Robot Sex Rules!

from Sploid

Having been lulled into a false sense of security about our ability to confront a robot uprising, scientists have begun to concern themselves with other questions. Like "When it comes to robots, how sexy is too sexy?"

Ironically it's an international team of scientists and academics - perhaps the most sexless demographic this side of a nunnery - that will be compiling a code of sex robot ethics.

Gianmarco Verruggio of the Institute of Intelligent Systems for Automation in Genoa in Italy, is leading the project.

"We have to manage the ethics of the scientists making the robots and the artificial ethics inside the robots," says Verruggio.

Henrik Christensen is among those aiding Verruggio. He says the committee's worries are quite simple.

"Security, safety and sex are the big concerns," said Christensen.

The team is well versed in Isaac Asimov's three laws of robotics:

1. A robot may not harm a human being, or, through inaction, allow a human being to come to harm. 2. A robot must obey the orders given to it by a human being, except where such orders would conflict with the First Law. 3. A robot must protect its own existence, as long as such protection does not conflict with the First or Second Laws.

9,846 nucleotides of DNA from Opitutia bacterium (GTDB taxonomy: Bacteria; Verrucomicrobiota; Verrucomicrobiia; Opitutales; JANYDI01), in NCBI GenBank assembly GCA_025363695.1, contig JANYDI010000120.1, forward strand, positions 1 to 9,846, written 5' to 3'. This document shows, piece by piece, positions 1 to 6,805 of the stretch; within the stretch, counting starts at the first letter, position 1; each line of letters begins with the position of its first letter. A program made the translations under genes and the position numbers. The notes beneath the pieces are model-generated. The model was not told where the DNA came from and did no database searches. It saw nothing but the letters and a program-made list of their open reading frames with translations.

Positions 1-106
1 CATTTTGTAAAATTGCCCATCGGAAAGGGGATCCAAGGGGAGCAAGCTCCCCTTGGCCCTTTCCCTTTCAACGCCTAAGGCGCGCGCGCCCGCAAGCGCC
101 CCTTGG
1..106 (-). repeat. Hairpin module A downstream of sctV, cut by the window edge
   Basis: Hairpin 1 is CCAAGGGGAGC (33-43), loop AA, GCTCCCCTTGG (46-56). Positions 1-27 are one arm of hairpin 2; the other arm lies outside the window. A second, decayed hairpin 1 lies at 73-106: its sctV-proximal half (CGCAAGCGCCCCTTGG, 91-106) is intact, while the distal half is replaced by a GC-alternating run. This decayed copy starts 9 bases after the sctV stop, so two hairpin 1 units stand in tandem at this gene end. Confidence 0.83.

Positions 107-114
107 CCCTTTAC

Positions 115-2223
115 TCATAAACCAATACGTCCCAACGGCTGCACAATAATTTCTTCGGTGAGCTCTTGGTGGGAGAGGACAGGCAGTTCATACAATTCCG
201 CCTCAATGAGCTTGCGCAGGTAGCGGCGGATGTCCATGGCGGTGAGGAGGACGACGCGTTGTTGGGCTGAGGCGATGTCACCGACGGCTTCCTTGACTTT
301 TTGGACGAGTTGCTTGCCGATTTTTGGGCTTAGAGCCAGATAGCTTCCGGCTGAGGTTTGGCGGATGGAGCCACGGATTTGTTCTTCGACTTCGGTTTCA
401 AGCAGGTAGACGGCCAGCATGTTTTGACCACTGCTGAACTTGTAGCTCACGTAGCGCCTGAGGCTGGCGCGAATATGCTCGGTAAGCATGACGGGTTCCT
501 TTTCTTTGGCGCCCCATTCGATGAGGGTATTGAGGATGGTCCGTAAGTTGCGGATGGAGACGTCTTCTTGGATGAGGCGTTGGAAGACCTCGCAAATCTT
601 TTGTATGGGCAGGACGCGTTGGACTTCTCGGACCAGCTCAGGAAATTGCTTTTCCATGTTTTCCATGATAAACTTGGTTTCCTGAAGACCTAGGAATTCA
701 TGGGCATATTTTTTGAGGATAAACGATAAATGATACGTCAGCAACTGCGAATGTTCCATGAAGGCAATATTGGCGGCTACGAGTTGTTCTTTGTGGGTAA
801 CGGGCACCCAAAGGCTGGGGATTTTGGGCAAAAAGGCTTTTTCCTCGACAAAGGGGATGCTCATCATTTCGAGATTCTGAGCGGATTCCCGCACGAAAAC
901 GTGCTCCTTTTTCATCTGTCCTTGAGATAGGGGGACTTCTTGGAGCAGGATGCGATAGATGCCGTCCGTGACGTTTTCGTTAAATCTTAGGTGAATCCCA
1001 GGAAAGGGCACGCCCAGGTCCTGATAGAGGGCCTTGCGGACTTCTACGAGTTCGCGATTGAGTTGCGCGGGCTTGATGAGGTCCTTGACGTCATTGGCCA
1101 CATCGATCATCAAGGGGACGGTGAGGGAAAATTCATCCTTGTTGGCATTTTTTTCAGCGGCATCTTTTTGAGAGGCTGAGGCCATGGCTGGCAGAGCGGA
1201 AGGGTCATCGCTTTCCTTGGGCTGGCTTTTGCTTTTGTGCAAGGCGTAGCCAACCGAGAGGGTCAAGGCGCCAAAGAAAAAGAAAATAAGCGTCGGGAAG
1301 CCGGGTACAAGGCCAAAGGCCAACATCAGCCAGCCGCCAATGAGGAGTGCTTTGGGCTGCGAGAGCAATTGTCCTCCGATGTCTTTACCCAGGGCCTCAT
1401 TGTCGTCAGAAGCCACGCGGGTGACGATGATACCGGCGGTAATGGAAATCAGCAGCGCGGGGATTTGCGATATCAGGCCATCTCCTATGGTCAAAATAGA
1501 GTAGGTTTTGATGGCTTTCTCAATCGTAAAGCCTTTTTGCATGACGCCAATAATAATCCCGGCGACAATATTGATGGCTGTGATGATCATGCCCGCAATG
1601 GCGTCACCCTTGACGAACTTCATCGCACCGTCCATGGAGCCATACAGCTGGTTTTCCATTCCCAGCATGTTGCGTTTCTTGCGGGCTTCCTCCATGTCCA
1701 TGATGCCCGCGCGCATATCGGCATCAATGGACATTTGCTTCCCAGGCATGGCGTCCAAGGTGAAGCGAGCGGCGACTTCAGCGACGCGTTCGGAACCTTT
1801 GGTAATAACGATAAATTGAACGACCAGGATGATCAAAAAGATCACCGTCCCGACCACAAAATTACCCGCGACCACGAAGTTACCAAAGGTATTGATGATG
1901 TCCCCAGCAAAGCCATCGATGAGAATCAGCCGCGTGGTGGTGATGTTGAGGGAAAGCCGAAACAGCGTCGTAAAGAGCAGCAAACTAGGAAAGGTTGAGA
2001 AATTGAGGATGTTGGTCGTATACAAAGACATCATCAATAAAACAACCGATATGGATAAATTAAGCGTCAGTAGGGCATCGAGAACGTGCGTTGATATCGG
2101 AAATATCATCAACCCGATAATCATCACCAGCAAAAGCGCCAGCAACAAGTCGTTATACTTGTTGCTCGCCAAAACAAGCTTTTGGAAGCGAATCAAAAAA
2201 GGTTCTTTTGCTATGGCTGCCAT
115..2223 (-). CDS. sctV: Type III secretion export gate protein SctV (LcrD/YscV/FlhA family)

But how do these rules apply to robo-geishas?

"People are going to be having sex with robots within five years," exclaimed a breathless Christensen.

What Christensen doesn't realize is that he's already too late. People have been gratifying themselves with robots for decades. What's a vibrator but a tiny - but not too tiny - robot? How about the sybian machine or the legendary "fleshlight"? The fact is folks have been turning to robots for comfort for years.

Just last year inventor Michael Harriman, unsatisfied with "real dolls" available in America, introduced Andy, a human-sized robot tart that has an internal heater, a heart that beats faster the more it "enjoys" itself, and a remote-controlled hip-wiggling function. She also has cold feet, "just like in real life."

Harriman's invention isn't unlike the Nazi's gynoid, developed at Himmler's request in hopes that soldiers would lavish their attentions on hygenic robots rather than catch the clap from French prostitutes and the like.

Going back even further into ancient times, folks found all sorts of devices to keep them happy when other folks just wouldn't do. Technically, they don't qualify as robots, but without the humble stone phallus there might never have been an Andy.


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